Jan 9 by Emergent, RNQuote from anchorRNYou have to be 18 to serve alcohol in a restaurant...They hand them out like candy, right?! .... I never implied an RN held a DEA license. However the DEA does monitor a hospital's dispensing of narcotics. A 14 year old with access to Morphine, Dilaudid, etc??? I would assume there is some policy against this practice, however again, as I stated TWICE in my reply.... I'm not 100% sure and my word isn't gospel.
Jan 9 by Wile E Coyote, LPN, RNWorking as a minor in an acute care hospital is very possible. There are several young people that have or are currently working in my ICU as CNAs at 16 or 17 years old. It's a extension of their 'Volunteen' program they all began right as they turned 16. Yes, they are legitimately employed staff, with special accomodations for work hours, and placed by way of a specific program, but they very much exist.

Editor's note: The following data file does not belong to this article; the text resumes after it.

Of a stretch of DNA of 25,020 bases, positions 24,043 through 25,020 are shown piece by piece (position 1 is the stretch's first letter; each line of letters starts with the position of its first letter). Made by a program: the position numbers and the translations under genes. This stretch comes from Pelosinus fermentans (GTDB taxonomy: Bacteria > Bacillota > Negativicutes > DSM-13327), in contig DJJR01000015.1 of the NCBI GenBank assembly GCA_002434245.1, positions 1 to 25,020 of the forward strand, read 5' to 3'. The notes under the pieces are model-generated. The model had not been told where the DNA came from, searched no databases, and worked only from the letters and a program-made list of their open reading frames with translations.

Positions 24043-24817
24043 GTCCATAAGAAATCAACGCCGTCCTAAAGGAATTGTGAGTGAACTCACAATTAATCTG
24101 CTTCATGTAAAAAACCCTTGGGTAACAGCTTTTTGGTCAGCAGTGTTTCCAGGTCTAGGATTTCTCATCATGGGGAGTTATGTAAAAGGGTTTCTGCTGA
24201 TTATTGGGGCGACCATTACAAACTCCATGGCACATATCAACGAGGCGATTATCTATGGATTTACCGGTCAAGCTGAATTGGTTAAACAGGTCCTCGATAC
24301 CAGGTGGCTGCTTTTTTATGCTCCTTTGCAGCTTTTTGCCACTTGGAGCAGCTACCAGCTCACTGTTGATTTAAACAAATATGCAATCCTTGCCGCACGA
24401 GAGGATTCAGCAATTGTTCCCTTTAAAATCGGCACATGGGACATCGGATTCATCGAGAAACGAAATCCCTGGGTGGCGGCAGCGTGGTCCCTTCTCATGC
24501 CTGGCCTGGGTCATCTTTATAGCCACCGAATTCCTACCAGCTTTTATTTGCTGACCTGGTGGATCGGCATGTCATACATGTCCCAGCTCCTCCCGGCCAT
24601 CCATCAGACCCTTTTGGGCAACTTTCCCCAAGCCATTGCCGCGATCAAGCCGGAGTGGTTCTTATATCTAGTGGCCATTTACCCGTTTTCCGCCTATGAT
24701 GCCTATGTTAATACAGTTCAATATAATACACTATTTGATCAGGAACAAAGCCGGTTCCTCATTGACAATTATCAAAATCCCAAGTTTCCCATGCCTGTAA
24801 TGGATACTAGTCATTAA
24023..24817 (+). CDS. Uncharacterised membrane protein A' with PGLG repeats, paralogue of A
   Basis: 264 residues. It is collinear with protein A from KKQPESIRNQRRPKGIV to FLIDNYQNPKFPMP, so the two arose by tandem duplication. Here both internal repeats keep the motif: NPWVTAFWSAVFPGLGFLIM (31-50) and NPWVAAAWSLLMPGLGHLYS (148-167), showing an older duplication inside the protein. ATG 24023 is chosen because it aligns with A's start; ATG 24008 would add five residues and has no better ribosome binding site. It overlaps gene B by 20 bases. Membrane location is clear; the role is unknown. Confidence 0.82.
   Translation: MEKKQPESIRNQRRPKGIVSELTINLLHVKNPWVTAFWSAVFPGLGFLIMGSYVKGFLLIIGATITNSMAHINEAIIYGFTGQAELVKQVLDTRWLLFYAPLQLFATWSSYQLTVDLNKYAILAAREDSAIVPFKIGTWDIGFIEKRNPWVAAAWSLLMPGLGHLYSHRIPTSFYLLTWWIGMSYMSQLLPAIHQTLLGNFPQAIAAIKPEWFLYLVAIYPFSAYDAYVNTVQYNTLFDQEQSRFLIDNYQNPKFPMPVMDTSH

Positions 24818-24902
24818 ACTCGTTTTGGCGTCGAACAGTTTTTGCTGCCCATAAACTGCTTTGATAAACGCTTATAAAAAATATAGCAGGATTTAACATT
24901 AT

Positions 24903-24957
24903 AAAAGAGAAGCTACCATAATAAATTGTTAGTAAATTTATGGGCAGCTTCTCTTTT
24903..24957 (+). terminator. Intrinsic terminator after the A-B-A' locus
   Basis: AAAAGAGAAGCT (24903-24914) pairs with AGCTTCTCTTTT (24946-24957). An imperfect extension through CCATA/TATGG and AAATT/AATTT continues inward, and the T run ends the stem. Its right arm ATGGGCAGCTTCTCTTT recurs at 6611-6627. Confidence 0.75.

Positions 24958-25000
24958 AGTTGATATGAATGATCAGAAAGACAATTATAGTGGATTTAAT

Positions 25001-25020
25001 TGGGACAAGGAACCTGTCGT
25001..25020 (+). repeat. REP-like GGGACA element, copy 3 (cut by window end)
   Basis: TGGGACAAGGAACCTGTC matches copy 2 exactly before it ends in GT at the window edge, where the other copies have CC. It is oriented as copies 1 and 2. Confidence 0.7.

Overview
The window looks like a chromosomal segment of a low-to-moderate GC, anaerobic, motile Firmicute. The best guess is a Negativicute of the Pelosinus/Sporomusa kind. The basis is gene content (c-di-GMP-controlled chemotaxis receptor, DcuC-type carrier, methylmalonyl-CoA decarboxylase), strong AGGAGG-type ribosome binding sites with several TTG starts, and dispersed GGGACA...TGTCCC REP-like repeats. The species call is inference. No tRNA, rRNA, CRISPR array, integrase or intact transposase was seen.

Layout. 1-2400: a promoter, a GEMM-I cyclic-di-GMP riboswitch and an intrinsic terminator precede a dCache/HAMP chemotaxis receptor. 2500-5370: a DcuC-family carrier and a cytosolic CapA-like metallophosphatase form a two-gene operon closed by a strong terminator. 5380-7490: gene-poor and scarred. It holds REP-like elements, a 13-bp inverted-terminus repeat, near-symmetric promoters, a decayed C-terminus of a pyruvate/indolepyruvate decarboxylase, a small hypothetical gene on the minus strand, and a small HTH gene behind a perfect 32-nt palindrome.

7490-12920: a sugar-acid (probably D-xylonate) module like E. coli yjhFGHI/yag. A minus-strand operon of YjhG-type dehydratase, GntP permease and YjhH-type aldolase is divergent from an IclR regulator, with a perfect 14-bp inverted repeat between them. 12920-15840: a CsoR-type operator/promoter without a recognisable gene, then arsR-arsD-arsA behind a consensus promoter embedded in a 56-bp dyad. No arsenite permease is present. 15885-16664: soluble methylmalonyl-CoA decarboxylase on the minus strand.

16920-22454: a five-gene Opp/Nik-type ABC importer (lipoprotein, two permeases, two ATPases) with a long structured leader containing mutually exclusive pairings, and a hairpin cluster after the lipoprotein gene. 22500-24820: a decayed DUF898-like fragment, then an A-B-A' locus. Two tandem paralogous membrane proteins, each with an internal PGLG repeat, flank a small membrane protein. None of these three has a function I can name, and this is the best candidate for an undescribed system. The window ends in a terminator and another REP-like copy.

Quote from EmergentI looked that up. In one state, you may serve at 17. All others range from 18 all the way up to 21.You have to be 18 to serve alcohol in a restaurant...
I didn't have any luck when googling minimum age to administer narcotics.
Jan 9 by lnvitaleSend her to high school so she can be an adolescent, go to prom, crush on people her own age and do all the rite of passage stuff one needs to do in order to become a young adult, much less a nurse.
Jan 9 by Emergent, RNQuote from lnvitaleI've seen some awesome products of a 100% homeschooling educational that are very well socialized. There are a lot of negative pitfalls to both public and private schools too.Send her to high school so she can be an adolescent, go to prom, crush on people her own age and do all the rite of passage stuff one needs to do in order to become a young adult, much less a nurse.
In the perspective of human history, segregation of young people is an anomoly. Our current educational system seems to foster a delay of young people assuming the responsibilities of adulthood.
Maybe that's why this young lady in question has so much on the ball?